The thing is the vehicle is worth only about $5000 if I were to spend the money to fix it. Should I really spend $15k on an old high mileage car, or is it time to retire it with copious thanks for 15 years of (mostly) outstanding and faithful service. Well, my daughter still remembers being ‘totally embarrassed’ one time when the electronic handbrake jammed on while it was parked in her school’s car park when I was collecting her after school one time and a tow truck had to come and tow it away to be fixed, and the car was blocking access for other parents in their cars!
On the other hand, $15k would return it back to almost like-new condition, and is a lot less costly than buying a replacement. If repaired, the car is very functional, comfortable, and convenient, and has/does everything I need, and still looks reasonably modern and not at all like a “beater”.
I’ve always thought many people needlessly replace their cars based on a fallacy – “it is cheaper to buy a new one with a warranty than it is to meet the cost of repairing my old car”. The depreciation on a new car vastly exceeds any normal repairs, and with an old car like mine, which has essentially bottomed out in value, a monthly allowance for repairs is almost always much less than a new car would depreciate each month.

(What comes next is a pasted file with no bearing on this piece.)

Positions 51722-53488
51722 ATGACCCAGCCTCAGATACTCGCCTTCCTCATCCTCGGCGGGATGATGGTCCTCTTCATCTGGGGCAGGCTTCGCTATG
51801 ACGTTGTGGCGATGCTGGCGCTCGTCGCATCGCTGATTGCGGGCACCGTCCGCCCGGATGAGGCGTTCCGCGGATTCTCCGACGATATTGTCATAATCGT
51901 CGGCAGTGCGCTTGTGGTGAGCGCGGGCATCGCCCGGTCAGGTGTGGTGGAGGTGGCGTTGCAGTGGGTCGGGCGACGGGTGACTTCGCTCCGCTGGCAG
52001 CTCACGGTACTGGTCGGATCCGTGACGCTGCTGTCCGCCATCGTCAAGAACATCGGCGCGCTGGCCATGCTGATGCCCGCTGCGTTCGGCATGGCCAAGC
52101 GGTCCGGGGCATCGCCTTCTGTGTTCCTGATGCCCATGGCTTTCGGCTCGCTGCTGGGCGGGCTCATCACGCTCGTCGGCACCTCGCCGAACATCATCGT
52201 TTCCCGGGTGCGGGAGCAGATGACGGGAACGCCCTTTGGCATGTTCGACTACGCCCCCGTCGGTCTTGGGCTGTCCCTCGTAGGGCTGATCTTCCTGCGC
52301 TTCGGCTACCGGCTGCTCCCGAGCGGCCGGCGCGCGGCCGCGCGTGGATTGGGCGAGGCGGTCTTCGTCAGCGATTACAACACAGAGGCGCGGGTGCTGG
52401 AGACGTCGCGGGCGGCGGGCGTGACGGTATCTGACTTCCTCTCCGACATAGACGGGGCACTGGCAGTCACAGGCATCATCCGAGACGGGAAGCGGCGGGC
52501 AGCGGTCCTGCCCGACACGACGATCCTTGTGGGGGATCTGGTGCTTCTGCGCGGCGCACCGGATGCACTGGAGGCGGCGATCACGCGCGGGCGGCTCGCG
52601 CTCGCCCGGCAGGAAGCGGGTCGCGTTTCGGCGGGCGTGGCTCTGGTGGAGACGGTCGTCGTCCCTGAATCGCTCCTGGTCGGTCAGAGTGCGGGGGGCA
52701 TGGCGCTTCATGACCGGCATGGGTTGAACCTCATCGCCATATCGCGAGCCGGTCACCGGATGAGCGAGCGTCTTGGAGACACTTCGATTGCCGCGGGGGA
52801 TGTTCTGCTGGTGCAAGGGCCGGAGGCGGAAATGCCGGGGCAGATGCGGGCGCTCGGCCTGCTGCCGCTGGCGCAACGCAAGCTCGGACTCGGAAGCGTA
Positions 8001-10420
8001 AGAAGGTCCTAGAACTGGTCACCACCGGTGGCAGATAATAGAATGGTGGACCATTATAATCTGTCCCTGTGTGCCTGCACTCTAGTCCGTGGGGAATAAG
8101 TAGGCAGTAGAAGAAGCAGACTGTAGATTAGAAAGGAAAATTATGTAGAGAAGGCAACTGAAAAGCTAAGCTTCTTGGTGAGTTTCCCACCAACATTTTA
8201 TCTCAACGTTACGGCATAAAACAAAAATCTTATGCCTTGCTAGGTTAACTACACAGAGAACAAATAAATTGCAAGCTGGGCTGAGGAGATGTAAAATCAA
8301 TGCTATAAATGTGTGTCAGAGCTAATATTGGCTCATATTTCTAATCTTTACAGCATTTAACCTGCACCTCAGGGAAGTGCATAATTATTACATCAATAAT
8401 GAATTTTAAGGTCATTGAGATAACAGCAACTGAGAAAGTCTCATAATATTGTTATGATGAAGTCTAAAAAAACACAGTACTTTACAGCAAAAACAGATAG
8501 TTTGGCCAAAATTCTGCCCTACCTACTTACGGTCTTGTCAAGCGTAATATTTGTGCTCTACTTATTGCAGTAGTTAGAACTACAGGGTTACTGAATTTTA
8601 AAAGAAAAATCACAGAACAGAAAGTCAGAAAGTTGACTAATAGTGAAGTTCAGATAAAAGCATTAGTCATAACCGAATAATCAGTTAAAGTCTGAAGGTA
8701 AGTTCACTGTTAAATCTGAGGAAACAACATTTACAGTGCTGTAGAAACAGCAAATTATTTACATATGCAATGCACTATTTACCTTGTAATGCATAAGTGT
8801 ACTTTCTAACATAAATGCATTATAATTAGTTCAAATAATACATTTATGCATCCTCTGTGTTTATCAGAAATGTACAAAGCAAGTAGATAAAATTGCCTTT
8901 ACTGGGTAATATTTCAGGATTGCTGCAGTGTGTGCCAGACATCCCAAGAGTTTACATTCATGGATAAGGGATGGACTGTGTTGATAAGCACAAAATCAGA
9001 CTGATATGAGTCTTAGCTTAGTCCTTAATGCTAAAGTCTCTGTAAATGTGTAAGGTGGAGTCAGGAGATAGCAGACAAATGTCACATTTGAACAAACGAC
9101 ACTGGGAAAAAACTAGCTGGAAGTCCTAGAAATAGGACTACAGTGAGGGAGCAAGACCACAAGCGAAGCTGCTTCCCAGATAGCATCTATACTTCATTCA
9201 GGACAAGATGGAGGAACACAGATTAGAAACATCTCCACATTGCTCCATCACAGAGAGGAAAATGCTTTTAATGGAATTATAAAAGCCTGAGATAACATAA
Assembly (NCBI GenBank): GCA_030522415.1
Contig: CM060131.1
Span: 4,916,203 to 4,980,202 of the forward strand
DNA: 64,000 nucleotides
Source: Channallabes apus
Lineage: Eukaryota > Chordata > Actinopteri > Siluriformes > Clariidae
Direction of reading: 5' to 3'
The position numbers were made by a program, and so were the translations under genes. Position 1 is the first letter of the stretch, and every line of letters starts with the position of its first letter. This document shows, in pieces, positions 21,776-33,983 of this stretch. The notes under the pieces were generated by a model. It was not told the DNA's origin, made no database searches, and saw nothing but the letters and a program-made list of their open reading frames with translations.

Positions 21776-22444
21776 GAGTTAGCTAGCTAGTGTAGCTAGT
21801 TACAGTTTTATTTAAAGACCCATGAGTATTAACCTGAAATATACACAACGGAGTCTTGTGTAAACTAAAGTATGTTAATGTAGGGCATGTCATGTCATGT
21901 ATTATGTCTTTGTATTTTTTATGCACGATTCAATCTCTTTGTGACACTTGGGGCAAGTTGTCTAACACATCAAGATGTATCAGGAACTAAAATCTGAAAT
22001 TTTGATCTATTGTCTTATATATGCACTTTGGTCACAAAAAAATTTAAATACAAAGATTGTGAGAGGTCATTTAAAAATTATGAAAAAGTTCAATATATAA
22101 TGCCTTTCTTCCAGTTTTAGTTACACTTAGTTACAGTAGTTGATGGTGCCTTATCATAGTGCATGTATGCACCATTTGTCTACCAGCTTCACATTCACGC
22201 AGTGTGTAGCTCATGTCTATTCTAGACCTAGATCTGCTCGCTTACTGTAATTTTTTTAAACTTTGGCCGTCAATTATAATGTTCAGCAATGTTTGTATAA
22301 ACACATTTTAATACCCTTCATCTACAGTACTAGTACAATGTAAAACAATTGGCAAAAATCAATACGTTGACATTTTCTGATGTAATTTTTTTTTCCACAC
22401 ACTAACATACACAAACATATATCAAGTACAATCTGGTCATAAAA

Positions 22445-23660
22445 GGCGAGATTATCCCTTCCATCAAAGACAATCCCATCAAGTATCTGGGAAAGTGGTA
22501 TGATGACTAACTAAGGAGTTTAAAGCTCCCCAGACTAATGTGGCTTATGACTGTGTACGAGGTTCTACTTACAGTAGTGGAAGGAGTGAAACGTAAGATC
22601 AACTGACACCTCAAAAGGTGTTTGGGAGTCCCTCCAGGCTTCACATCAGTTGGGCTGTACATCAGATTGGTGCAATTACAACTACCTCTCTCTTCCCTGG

Some experts suggest the “sweet spot” is to buy a car that is about three or so years old – it has already taken a heavy hit in depreciation (typically it will have lost 50% – 60% of its value in those three years – different sources quote different numbers, and it does vary depending on make/model) and so you’re getting a relative “bargain” that will not plunge as rapidly in value for the next some years, while still being nearly-new and reliable.
I can understand the logic of that, but what I’m fussing over now is the rule of thumb for when to sell (or junk) a car – if you buy a car that is three years old with say 30,000 – 35,000 miles on it, is there a matching rule of thumb for when it is time to replace it?